There are lots of tools available to you that can help you create all sorts of multimedia: from maps and infographics to interactive timelines and images.
Here’s a list of tools we think our students have found useful. The list is not exhaustive, so feel free to find your own tools (but let us know so we can add it to the list!).
Excel/Google Sheets – It’s important to understand that data underpins many infographics and visualisations. Excel and Google Sheets are really useful tools for collecting and storing data. The data can be cleaned, transformed etc. Excel, CSV or Google Sheets files are accepted by many different platforms.
Mapping is a powerful way to visualise location data and It’s surprisingly simple to make interactive maps. Here are a few mapping tools.
Google Maps is the obvious first contender. Google offers a few ways to make Google Maps:
- Google’s My Maps is linked with your Google account and is the easiest way to create and share maps. https://www.google.com/mymaps
- The Google Maps API is a bit more complex but much more flexible. https://developers.google.com/maps/documentation/embed/
Both versions of Google Maps can speed up the process of creating interactives by letting you import data from a variety of formats. Data could be Excel/CSV files with Latitude/Longitude data or KML and GPX files generated from GPS devices (bike/running computers) or various smartphone tracking apps e.g. running, hiking or cycling apps.
Silk provides data visualisation in many forms as well as maps https://www.silk.co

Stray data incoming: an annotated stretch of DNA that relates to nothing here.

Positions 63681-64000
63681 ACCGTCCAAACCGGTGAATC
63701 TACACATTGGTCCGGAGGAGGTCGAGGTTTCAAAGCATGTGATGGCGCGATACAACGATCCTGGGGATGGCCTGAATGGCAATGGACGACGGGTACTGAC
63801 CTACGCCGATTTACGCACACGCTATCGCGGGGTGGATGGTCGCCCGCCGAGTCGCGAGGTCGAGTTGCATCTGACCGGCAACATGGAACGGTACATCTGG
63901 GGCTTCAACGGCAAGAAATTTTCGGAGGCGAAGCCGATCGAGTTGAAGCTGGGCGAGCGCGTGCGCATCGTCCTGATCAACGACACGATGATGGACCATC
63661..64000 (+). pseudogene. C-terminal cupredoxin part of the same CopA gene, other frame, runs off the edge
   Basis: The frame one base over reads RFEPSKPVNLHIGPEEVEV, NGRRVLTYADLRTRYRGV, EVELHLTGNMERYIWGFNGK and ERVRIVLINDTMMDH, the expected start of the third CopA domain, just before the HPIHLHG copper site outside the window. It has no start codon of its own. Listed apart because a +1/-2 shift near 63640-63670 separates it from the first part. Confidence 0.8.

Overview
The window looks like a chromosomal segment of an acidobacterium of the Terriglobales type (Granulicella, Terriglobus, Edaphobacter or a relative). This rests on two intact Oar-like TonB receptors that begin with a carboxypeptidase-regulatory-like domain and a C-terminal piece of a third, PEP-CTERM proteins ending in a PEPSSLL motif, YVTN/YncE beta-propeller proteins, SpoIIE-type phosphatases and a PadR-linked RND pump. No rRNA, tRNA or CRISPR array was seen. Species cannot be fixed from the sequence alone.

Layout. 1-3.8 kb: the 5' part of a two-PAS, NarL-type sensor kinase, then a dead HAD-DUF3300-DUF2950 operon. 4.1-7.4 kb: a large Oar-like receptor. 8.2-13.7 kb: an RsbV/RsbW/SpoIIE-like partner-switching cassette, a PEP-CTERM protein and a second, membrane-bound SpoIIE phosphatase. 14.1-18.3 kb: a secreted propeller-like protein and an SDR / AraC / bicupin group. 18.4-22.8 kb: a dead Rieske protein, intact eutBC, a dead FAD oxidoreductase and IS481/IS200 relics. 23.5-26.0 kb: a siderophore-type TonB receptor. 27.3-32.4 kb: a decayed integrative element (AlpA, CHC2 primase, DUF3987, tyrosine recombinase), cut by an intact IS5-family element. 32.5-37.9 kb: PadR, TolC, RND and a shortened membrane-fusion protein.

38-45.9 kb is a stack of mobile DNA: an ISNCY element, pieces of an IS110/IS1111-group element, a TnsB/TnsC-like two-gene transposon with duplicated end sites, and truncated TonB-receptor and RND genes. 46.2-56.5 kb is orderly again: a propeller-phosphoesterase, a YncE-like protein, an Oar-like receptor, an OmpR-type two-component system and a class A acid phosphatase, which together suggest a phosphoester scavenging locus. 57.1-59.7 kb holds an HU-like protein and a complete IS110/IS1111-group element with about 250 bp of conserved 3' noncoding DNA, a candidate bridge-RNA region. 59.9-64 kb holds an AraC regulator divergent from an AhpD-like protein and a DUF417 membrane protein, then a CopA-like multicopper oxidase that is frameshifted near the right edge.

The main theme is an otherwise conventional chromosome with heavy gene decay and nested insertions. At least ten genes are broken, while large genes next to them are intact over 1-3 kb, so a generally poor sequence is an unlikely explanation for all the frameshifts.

MapBox Studio is another mapping app. https://www.mapbox.com/studio/
MapBox Studio is great with data importing but can be difficult to get the hang of – but the guides should help.
MapBox Classic is a bit easier to use! https://www.mapbox.com/studio/classic/styles/
Story Map lets you create interactive maps with a slight twist. https://storymap.knightlab.com/
Tableau Public – Tableau is the daddy of data viz tools! Tableau Public is the free version https://public.tableau.com/s/
In a nutshell, throw some data at Tableau and it will try and visualise the data for you. There are lots of formats to choose from charts and tables to maps.
Tableau isn’t available on the University PCs, you need to install it on your own PC or Mac.
Google Charts – Does what it says on the tin: it makes charts!
Google Charts comes in two flavours:
- Google Charts API which is really flexible and customisable, but a bit technical https://developers.google.com/chart/
- Google Charts in Sheets – dead easy, just select data in a Google Sheet and choose Insert > Chart. Less configurable, but easy!
Chartist.js – if you fancy a bit of web coding, Chartist.js is a good start. http://gionkunz.github.io/chartist-js/
Various infographic and visualisation web apps
Here’s a list of various web apps for infographics and visualisation. Most of them are really useful, but you will need to sign up for them and often the good features are only unlocked if you pay!
Here are a few tools you might find useful for embedding audio onto web pages:
Making VR content is becoming easier. Here are a few useful tools:
RoundMe lets you create interactive 360° tours, a but like Street View https://roundme.com/
If you want to try adding 360° images to your own web page, here’s a quick guide to embedding into any web page.
Thing Link lets you create interactive images and videos. Also supports 360° media. https://www.thinglink.com/
Timeline.js helps you create interactive timelines https://timeline.knightlab.com/